But, back to my curves...
So, I at first thought this article was going to be about how to modify poses for curvier bodies. Hallelujah! A way to love your body by practicing asana! Making your practice YOURS, no matter what your body type!
Imagine my shock when right there on the first page was the little text box in the corner that read, "Lucky me, I inherited cellulite. How can I conceal my butt dimples?"
Turns out that the article is all about how to DRESS to "cover up" your "imperfections" and "accentuate" your "assets".
Oh, give me a fucking break.
A whole freaking article about which $65 yoga tops and $80 yoga pants will help you take the "angst" out of "dressing" for yoga class.
Other helpful bits of advice from this article:
- "My bottom doesn't fill out my yoga pants. How can I create curves?"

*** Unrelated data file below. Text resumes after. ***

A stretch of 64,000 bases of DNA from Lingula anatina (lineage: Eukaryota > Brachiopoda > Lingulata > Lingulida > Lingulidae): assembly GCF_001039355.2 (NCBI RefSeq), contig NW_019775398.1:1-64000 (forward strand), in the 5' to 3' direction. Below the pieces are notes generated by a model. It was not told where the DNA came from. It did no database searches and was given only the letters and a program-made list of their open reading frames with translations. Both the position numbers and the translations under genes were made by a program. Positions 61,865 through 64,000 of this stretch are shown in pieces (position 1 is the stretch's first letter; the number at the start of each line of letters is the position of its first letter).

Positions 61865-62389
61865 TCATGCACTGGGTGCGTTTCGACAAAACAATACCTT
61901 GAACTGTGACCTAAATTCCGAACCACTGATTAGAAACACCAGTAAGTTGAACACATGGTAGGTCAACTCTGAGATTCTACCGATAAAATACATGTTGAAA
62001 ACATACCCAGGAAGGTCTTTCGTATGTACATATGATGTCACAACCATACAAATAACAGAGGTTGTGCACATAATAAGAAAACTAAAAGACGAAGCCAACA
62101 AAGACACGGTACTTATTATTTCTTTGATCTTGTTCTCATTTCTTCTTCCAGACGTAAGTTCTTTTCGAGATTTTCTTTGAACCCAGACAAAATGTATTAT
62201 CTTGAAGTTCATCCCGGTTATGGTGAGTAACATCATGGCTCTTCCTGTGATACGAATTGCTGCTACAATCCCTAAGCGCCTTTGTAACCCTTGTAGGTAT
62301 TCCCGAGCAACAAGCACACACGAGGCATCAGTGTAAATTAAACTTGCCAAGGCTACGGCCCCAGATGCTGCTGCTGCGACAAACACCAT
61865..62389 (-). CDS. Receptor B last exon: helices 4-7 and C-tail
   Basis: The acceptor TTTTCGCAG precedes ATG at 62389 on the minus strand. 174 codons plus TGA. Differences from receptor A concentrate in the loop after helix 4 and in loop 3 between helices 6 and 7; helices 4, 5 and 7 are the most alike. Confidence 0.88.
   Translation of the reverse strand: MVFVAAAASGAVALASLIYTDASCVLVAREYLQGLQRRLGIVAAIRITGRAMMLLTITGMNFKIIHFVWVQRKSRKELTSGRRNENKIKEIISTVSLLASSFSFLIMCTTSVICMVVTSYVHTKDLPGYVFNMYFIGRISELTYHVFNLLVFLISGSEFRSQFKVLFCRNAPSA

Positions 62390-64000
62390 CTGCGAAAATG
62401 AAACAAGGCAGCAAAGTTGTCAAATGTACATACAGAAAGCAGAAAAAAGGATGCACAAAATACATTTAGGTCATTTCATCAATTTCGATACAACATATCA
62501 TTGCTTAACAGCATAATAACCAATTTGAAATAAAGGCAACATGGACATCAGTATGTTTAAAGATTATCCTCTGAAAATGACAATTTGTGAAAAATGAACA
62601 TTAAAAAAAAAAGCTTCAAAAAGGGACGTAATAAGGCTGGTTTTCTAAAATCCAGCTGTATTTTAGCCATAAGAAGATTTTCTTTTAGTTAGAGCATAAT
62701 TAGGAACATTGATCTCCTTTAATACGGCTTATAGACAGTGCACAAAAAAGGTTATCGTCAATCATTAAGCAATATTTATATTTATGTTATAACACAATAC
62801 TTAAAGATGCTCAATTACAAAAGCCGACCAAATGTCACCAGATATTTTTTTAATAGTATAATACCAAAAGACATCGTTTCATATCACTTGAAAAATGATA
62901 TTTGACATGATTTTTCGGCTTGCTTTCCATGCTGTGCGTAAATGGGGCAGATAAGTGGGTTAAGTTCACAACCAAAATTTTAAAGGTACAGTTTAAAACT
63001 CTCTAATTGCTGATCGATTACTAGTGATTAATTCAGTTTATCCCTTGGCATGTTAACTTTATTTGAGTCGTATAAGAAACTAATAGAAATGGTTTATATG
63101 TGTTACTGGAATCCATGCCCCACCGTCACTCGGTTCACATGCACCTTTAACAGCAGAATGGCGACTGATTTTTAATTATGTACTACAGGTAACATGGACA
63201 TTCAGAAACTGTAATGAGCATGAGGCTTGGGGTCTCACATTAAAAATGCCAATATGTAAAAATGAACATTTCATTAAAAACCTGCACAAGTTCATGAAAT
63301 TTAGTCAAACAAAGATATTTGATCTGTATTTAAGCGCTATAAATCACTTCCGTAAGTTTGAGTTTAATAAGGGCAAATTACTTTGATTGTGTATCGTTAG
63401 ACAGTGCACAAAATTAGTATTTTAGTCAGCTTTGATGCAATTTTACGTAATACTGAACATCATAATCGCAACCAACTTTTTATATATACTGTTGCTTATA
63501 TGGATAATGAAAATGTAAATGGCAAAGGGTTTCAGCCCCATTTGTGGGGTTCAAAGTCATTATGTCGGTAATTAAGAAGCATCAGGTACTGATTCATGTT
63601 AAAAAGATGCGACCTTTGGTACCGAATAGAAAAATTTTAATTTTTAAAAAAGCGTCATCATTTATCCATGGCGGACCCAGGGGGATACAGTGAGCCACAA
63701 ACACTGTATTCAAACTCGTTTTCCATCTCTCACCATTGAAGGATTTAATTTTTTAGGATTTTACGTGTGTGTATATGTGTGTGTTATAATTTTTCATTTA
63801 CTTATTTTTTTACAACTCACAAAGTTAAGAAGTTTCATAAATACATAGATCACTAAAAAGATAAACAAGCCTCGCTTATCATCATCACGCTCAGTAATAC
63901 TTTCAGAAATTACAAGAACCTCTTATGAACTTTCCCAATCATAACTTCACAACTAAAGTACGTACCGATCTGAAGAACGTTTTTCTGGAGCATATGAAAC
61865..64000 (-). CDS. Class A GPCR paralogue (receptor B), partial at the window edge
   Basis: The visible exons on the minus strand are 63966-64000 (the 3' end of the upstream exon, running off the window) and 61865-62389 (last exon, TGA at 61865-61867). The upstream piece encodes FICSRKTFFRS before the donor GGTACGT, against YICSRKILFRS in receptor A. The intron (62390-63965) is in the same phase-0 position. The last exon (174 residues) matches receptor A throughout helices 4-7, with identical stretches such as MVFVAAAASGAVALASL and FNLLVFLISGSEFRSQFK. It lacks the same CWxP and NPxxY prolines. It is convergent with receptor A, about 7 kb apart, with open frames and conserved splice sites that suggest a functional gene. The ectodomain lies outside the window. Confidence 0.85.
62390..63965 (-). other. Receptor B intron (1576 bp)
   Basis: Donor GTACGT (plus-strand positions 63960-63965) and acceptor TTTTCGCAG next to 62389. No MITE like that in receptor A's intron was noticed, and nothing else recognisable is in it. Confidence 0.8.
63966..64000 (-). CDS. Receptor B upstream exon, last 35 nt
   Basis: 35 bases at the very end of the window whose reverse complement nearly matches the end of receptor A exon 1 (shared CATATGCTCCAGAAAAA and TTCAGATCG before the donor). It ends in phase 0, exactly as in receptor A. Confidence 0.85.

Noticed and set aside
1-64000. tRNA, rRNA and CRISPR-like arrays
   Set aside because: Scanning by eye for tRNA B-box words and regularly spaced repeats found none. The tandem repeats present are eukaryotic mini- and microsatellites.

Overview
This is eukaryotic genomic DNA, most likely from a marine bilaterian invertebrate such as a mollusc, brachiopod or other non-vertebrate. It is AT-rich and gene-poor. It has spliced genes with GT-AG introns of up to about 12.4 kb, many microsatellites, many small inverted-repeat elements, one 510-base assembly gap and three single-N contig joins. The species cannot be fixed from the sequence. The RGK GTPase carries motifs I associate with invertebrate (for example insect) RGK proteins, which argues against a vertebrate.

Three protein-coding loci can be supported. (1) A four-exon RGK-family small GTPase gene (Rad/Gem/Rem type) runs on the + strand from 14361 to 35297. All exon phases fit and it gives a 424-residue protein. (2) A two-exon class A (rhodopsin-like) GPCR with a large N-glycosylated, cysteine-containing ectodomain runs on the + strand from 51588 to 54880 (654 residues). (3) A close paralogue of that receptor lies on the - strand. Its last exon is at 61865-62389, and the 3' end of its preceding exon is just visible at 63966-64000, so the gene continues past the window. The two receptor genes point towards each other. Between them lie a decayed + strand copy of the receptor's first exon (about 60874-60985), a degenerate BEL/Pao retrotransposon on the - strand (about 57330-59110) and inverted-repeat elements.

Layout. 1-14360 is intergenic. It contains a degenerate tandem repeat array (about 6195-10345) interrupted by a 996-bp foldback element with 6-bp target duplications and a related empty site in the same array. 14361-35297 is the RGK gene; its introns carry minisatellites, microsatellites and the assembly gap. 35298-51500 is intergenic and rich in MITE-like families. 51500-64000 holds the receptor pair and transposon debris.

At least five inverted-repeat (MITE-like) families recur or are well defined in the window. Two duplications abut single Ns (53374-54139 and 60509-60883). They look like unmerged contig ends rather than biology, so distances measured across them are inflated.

- "Which prints look best on thicker thighs?"
- "My thong underwear rides up in Down Dog, but I don't want my panty lines to show. Should I just go commando?"
Needless to say, I am more than a little upset about this article. It seems to go against some of the very yogic principles I (and millions of other American yogis and yoginis) are pursuing. No wonder people think that American yoga is a big joke!
Stuff like non-attachment to material things ($80 yoga pants, anyone?), acceptance and contentment, compassion for all living things, and celebration of the divine through the self.
The first paragraph of the article talks about how "yoga isn't about achieving the perfect body", and how our own body image issues can cause every yogi a little bit of stress. But instead of telling us how to address these kinds of thoughts and insecurities through our practice of yoga, they tell us that we can solve these problems by how we DRESS.
Wow, YJ. You so totally missed the mark on this one.
According to the article, if you want to feel beautiful on the mat no matter what your body type, it all comes down to what you WEAR.
Tell you what, YJ: you want a REAL article on addressing body image issues on the mat? I'll write one for you, and you can bet it won't include a single sentence about what I'm wearing.